CA-EN Institutional
CA-EN Institutional

Responsible investing stewardship report – Q3 2020

November 2020
November 2020

At BMO we invest with a purpose – to boldly grow the good. As asset managers, we have a privileged and trusted position as stewards of capital, which gives us both influence and responsibility. We take this responsibility seriously, working closely with the companies we invest in as active owners to improve the management of environmental, social and governance (ESG) issues through engagement. Ultimately, we view engagement not only as a tool to identify and manage risks, but also as a route to create positive impact for the environment and society by supporting the achievement of the United Nations Sustainable Development Goals (SDGs).

We support this work with the thoughtful exercise of our voting rights. This is a key part to our stewardship responsibilities, and an opportunity to influence change. We regularly engage companies before and after voting to explain our expectations and invite comment, and to explain our reasons for any votes against management.

We believe that stewardship delivers the best outcomes when it focuses on the right issues for the right company at the right time. Use this report to discover our engagement and voting highlights over the quarter, as well as key company case studies that illustrate our varied approach to engagement.

Engagement and voting in review

In stark contrast to the regulatory endorsement of responsible investment practices across Europe, the current US administration continues to seek to unwind decades of progress made. After proposing a rule at the end of last quarter to restrict Employee Retirement Income Security Act (ERISA) plans offering sustainable investments to retirement savers, the US Department of Labor (DoL) issued another proposal this quarter. It is now seeking to impose additional (unnecessary in our view) hurdles to proxy voting that could impair the ability of ERISA pension funds to exercise their shareholder rights. We are concerned about this latest proposal as it might weaken portfolio oversight and ultimately be detrimental for pension plan participants. We have joined calls by US and international institutional investors for the DoL to change course by withdrawing or significantly amending the proposals.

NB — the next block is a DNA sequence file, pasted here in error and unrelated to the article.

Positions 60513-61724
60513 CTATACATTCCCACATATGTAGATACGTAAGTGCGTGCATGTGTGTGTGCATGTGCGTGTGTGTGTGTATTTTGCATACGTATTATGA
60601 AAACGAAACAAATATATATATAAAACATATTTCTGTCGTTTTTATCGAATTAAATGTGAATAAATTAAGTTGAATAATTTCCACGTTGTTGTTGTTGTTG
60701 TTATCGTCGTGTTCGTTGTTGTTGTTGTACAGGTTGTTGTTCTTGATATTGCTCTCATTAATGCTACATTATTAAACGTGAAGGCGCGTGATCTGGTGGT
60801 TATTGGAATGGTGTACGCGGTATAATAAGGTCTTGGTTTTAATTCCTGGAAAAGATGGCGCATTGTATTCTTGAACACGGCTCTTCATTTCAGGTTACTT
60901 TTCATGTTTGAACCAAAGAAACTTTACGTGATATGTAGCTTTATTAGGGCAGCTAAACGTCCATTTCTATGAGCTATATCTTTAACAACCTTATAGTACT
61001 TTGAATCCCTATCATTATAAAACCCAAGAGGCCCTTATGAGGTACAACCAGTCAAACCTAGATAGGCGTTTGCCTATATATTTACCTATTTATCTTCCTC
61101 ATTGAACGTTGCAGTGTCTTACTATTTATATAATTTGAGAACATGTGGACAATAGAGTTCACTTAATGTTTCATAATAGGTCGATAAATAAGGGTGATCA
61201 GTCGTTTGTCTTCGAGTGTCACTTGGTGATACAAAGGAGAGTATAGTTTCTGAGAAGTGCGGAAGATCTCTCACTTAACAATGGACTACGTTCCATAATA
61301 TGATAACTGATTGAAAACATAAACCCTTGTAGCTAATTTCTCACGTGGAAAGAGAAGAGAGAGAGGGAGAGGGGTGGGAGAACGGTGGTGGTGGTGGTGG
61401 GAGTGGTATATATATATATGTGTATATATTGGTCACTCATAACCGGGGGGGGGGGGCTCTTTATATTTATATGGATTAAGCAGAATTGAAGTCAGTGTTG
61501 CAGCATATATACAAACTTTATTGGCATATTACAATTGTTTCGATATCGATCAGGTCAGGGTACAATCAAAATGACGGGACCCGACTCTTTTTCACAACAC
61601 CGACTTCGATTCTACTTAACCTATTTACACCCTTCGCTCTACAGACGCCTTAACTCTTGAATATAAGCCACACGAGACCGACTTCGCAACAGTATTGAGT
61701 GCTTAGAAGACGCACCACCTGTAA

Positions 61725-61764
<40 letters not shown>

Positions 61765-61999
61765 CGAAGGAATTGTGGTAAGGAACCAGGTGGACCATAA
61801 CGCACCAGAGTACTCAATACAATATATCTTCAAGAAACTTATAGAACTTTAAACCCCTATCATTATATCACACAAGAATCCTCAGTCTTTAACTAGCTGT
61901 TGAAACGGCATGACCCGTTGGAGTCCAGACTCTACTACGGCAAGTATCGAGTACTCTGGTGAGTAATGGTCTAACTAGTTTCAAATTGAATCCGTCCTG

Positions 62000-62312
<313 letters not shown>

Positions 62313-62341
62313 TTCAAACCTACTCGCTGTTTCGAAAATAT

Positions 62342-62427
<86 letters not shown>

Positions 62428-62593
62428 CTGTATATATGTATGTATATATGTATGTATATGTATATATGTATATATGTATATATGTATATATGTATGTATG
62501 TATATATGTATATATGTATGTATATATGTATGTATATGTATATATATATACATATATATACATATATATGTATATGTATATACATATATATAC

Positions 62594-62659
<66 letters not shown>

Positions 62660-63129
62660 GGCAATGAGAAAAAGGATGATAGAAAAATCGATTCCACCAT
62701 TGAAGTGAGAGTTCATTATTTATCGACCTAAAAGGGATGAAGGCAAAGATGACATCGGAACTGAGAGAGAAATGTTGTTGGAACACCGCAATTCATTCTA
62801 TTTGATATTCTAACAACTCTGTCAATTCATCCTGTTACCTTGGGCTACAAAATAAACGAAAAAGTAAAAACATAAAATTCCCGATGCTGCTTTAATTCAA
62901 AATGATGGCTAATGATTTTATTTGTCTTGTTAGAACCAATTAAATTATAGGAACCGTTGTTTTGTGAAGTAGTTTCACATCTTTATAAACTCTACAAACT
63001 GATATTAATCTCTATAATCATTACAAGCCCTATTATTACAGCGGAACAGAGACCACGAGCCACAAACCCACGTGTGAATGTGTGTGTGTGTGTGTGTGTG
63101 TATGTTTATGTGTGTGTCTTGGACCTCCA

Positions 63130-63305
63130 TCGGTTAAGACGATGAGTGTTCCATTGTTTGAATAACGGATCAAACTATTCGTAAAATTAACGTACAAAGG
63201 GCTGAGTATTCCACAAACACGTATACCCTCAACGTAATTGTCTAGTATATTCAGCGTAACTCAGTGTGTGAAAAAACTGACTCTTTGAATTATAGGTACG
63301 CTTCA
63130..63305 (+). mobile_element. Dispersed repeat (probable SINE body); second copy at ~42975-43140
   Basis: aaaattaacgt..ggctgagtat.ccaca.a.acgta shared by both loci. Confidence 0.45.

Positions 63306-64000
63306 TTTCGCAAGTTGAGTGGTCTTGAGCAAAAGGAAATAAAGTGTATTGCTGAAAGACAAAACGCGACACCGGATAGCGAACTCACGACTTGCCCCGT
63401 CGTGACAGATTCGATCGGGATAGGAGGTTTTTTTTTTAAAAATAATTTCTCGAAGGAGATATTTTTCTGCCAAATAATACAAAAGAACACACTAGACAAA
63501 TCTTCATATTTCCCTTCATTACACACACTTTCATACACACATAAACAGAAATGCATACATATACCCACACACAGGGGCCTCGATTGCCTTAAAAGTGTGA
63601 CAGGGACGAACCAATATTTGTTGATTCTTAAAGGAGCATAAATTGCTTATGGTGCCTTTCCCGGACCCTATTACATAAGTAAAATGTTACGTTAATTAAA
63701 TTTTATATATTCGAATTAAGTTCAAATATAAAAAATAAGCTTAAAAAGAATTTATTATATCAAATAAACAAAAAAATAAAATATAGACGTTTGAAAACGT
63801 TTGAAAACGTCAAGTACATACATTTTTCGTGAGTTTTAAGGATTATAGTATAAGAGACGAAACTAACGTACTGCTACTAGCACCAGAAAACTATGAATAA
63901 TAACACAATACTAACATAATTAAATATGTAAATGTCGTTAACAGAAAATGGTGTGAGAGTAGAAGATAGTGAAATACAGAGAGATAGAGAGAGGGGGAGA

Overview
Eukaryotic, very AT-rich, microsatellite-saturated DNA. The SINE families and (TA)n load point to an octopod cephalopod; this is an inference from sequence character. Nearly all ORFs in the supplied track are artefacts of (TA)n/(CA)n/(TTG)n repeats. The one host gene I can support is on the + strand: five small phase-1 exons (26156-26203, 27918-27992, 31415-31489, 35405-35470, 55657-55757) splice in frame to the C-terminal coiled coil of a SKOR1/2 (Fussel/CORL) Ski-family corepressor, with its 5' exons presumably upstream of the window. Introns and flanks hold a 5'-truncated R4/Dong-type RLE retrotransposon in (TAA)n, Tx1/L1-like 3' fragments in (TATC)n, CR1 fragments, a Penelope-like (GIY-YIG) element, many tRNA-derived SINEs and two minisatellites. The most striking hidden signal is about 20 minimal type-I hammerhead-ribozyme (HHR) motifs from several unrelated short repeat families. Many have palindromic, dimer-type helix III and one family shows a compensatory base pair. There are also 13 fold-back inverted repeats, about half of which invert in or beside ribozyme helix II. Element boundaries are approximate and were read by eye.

This quarter, we also led or added our voice to investor demands and groups pushing for better corporate practices in areas such as carbon emissions management, diversity and inclusion, public health and animal welfare.

US regulatory pushback on responsible investment gains pace – Regulatory developments

In response to an Executive Order signed by Donald Trump last year that provided additional support for the US fossil fuels industry, the U.S. Department of Labour (DOL) opened a comment period on two separate rules that impact private pension plans regulated under the ERISA. The first of these rules blocked the inclusion of any investment fund that partakes in “ESG investing” as a default option to beneficiaries as part of their ERISA plan. In our response to the consultation we pointed out that ESG integration is integral to prudent investment analysis, meaning that the rule risked limiting the ability for plan fiduciaries to grow assets and manage risk effectively over the long-term. The second rule addressed concerns over how ERISA plans vote their proxies, particularly in relation to environmental and social shareholder proposals. The DOL proposed the creation of a new economic analysis requirement, whereby before an ERISA plan can vote any proxy at company shareholder meetings it must undertake an analysis if the particular vote will economically impact the specific plan or if its holding is material enough to impact the eventual vote outcome. In our response to the DOL, we argued that this proposal significantly undervalues the benefits of proxy voting by effectively encouraging ERISA plans not to vote, as well as the impractical and costly nature of implementing the new rules.

Also this quarter, the SEC published its final conclusions on two key pieces of rulemaking following a period of comment earlier in the year. The first of these involves the federal regulation of proxy advisors. The final rule dropped the requirement for issuers to review research prior to publication; however, this was replaced by a new provision to allow review concurrently with it being published to clients, alongside requirements for investors to demonstrate that they will review any post-publication rebuttals issued by companies. This has shifted some of the burden from proxy advisers to investors themselves. The proxy adviser ISS has continuing litigation over this proposal, which could see it overruled. Under the second set of proposed regulations, the SEC intends to revise the terms by which investors can file shareholder proposals by increasing share ownership and re-submission thresholds and introducing mandatory obligations for filers to engage companies on the proposal. Except for removing a problematic ‘momentum rule’, which would have allowed proposals to be excluded if support dipped from historic levels, the final rules generally remained unchanged. Given the positive impact that the shareholder proposal process has had on improving ESG and specifically corporate governance practices at U.S. companies, this outcome is disappointing.